As 2016 draws to an end, a 12-month period in which we have lost so many great artists, it’s only fitting that my final review of the year is spent in the company of the legendary The Pretty Things.
Two members of their current incarnation, guitarist Dick Taylor and vocalist Phil May, were there in the early 1960s, inventing the future.
They broke barriers and in their own sweet way changed the face of music, taking American blues and morphing it into rock ‘n’ roll shapes previously unheard.
Here are two true originators of this music we so love today and were the equals of The Rolling Stones. Indeed Taylor, now 73, started off on bass in a formative version of the Stones.
They recorded the very first concept album S F Sorrow, were always on the cusp of the big time and when Led Zeppelin created their Swansong record label in 1974 The Pretty Things were one of the first bands they signed up.
Sadly, their name is still not particularly household friendly, which is such a shame as tonight’s set illustrates that they had many great songs.
Supplemented nowadays by a superb band of musicians, Charlie Chuck look-a-like Frank Holland on guitar, Jack Greenwood on drums and the looming giant of a man George Perez on bass, they recreate all the almost hits and give their all in a lengthy set which encompasses psychedelia, pop, proper R ‘n’ B and acoustic blues.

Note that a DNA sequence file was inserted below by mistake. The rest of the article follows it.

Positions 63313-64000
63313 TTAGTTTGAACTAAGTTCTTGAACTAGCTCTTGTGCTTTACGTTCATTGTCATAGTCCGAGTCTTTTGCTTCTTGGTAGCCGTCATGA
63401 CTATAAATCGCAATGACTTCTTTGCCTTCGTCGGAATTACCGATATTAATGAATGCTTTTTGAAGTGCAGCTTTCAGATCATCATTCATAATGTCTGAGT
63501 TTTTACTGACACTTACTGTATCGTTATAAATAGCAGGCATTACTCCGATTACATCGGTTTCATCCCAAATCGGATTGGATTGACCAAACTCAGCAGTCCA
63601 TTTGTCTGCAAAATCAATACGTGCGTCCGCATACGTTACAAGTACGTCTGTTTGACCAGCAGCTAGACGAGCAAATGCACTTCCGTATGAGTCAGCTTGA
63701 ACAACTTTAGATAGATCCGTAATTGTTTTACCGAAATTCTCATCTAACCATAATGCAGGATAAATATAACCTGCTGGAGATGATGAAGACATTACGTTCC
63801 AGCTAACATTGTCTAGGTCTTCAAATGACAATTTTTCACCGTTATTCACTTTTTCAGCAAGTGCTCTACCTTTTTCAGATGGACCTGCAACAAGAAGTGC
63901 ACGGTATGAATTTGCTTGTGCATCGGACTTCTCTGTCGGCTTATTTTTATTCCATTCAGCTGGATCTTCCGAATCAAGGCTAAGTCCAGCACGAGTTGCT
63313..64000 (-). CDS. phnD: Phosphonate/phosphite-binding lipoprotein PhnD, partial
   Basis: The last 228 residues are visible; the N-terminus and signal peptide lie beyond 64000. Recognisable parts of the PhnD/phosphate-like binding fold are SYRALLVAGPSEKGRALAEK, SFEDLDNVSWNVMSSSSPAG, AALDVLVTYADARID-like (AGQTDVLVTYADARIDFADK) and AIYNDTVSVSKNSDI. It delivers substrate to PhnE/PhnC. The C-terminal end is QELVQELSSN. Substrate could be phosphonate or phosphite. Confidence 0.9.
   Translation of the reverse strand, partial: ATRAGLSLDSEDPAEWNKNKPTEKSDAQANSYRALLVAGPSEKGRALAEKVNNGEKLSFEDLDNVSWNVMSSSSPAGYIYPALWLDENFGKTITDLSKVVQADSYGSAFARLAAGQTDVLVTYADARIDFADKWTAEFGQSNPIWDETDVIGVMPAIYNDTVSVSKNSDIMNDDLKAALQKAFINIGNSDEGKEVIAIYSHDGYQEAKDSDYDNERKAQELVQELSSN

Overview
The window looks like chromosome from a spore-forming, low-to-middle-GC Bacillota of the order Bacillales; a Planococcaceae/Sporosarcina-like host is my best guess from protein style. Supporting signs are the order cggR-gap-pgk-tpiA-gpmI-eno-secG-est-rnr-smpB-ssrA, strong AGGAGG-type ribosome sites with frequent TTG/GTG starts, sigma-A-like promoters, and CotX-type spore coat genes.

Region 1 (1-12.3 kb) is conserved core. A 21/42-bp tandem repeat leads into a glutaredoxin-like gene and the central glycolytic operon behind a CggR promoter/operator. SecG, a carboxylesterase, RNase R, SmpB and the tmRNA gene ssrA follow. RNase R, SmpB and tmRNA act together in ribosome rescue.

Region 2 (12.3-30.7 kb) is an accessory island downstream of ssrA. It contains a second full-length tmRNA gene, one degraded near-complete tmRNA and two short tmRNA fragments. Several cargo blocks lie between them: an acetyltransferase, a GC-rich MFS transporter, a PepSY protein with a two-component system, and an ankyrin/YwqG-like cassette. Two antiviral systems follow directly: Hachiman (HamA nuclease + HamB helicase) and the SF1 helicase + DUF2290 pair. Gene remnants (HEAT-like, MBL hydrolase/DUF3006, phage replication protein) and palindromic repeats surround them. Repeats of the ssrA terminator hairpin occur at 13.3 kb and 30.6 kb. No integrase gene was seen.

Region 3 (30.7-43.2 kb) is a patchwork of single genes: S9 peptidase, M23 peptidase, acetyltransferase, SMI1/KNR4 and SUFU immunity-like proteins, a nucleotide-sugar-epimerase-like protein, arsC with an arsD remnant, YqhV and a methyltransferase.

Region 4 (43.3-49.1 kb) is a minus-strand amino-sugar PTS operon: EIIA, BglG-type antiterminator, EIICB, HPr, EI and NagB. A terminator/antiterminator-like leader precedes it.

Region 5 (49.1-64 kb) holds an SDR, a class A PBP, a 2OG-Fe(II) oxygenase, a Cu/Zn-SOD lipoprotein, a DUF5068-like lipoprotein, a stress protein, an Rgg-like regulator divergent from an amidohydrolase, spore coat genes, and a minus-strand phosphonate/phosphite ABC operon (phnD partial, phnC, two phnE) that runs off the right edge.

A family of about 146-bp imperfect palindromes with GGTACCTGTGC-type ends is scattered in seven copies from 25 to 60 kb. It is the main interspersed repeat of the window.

A lengthy and exuberant set included SF Sorrow Is Born and the defining pop-psych masterpiece Defecting Grey. The Same Sun, I See You and Mama, Keep Your Big Mouth shut kept the momentum up.
In a beautifully paced show they transitioned seamlessly into their blues mode with versions of Robert Johnson’s Come On In My Kitchen and a version of Little Red Rooster.
Then there’s a nod to Bo Diddley with Mona and You Can’t Judge a Book By Its Cover, with a little bit of Who Do You Love thrown in for good measure.
For the final few lengths they get heavy with Don’t Bring Me Down, a tremendously extended workout of LSD, there was even a drum solo from Jack. I haven’t enjoyed a drum solo since a Talk Talk gig back in 1989. I think I am allergic to drum solos but this was head bogglingly amazing, such stamina and dexterity was a wonder to behold.
Spent and exhausted they finished with Rosalyn.
In another world if circumstances had been only slightly different it would have been The Pretty Things that would have headlined Glastonbury 2013 and not Sir Mick of Jagger.
Oh well it’s only rock n roll.
But I like it, yes I do.
Words by John Haylock, picture by Arthur Hughes